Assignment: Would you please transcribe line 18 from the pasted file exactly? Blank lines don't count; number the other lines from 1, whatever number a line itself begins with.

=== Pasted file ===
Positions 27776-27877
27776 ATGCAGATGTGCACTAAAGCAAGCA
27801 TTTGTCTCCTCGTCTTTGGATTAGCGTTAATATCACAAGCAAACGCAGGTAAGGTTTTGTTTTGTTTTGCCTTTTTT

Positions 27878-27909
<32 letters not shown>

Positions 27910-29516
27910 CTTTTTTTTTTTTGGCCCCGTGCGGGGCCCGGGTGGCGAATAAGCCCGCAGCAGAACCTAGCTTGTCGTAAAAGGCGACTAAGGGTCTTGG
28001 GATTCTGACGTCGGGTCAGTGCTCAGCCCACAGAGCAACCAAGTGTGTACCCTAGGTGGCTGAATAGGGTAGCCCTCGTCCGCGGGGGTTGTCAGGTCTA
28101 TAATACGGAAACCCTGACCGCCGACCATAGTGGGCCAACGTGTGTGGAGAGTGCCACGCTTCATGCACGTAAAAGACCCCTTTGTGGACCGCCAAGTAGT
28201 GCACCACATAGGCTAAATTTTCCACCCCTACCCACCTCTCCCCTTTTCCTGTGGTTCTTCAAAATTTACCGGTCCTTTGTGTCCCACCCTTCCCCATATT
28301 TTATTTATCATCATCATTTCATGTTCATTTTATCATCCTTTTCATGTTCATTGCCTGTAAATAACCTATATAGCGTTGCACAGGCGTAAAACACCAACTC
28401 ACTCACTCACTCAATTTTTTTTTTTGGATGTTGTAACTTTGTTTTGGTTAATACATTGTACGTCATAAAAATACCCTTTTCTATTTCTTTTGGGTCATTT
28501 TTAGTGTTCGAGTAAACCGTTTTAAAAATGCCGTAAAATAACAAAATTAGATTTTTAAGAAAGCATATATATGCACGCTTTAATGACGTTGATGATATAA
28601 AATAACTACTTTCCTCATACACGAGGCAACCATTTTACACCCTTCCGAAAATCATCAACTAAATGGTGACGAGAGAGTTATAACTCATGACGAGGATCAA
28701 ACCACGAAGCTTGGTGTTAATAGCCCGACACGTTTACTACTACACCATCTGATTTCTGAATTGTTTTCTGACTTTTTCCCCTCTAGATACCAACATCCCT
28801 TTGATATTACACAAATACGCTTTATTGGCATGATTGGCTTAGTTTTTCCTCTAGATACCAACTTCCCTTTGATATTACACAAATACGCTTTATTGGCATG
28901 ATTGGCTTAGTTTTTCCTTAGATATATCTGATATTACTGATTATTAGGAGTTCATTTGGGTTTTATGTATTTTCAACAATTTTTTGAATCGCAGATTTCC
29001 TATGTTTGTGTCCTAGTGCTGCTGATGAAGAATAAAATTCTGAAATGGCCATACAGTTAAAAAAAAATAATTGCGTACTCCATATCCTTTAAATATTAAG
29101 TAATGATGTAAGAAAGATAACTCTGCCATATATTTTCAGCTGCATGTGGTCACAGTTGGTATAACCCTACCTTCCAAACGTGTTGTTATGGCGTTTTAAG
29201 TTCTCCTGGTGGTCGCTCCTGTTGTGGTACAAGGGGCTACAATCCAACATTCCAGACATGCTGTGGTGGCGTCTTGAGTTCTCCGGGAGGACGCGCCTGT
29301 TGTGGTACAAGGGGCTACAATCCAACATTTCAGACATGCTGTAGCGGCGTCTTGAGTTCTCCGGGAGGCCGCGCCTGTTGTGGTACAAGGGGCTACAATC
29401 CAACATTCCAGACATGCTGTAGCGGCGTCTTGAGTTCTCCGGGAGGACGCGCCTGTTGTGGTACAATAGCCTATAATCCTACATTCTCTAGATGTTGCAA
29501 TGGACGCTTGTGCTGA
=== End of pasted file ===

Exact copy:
29001 TATGTTTGTGTCCTAGTGCTGCTGATGAAGAATAAAATTCTGAAATGGCCATACAGTTAAAAAAAAATAATTGCGTACTCCATATCCTTTAAATATTAAG